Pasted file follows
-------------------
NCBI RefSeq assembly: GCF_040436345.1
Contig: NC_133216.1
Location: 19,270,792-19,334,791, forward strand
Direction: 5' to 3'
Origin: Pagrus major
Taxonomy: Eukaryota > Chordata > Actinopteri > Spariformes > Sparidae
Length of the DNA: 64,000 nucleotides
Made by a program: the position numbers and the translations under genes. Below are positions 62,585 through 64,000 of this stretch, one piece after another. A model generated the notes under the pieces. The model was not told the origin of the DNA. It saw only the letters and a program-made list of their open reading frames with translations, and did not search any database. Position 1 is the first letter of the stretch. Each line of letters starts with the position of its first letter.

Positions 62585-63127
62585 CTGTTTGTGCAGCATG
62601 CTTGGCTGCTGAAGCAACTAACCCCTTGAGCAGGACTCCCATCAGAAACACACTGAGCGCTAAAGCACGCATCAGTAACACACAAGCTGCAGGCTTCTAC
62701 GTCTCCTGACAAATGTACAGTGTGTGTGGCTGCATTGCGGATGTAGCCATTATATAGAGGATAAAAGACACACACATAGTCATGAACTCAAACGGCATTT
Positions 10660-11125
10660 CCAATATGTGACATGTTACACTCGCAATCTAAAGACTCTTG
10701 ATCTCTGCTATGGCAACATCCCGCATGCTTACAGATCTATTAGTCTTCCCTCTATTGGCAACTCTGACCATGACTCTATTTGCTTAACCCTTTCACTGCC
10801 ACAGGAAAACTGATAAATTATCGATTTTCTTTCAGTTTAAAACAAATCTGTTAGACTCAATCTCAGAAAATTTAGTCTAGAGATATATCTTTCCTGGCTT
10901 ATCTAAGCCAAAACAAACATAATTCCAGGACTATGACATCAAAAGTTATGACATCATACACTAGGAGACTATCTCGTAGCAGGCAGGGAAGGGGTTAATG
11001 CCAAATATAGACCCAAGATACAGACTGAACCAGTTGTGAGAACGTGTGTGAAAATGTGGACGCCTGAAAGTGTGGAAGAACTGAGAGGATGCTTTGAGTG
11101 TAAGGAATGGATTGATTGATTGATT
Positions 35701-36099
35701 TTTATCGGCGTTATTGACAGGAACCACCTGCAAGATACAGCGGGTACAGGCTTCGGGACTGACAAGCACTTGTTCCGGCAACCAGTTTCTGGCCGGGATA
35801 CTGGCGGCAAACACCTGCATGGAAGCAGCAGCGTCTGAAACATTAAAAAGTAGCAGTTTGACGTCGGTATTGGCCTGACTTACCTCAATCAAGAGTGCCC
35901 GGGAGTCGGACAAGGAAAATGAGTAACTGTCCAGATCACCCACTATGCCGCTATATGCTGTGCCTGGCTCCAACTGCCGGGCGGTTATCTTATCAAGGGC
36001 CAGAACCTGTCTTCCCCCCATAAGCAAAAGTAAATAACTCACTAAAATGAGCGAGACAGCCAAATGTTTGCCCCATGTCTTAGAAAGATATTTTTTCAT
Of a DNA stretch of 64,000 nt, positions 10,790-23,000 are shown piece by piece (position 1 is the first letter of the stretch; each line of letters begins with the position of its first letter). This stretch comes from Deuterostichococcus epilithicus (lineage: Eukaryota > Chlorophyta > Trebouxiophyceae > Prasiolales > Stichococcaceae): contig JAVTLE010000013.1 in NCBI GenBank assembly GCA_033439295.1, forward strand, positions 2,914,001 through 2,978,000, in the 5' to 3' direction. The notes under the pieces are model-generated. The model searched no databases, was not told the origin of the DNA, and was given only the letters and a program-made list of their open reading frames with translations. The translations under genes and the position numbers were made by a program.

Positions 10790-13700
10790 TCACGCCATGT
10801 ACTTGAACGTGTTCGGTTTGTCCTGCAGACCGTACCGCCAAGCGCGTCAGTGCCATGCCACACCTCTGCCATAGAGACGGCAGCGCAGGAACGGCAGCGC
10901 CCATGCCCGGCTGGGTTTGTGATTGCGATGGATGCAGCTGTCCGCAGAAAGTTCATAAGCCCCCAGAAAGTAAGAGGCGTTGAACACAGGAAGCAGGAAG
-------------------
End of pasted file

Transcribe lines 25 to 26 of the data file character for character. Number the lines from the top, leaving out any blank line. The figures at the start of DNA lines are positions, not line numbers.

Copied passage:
Of a DNA stretch of 64,000 nt, positions 10,790-23,000 are shown piece by piece (position 1 is the first letter of the stretch; each line of letters begins with the position of its first letter). This stretch comes from Deuterostichococcus epilithicus (lineage: Eukaryota > Chlorophyta > Trebouxiophyceae > Prasiolales > Stichococcaceae): contig JAVTLE010000013.1 in NCBI GenBank assembly GCA_033439295.1, forward strand, positions 2,914,001 through 2,978,000, in the 5' to 3' direction. The notes under the pieces are model-generated. The model searched no databases, was not told the origin of the DNA, and was given only the letters and a program-made list of their open reading frames with translations. The translations under genes and the position numbers were made by a program.

Positions 10790-13700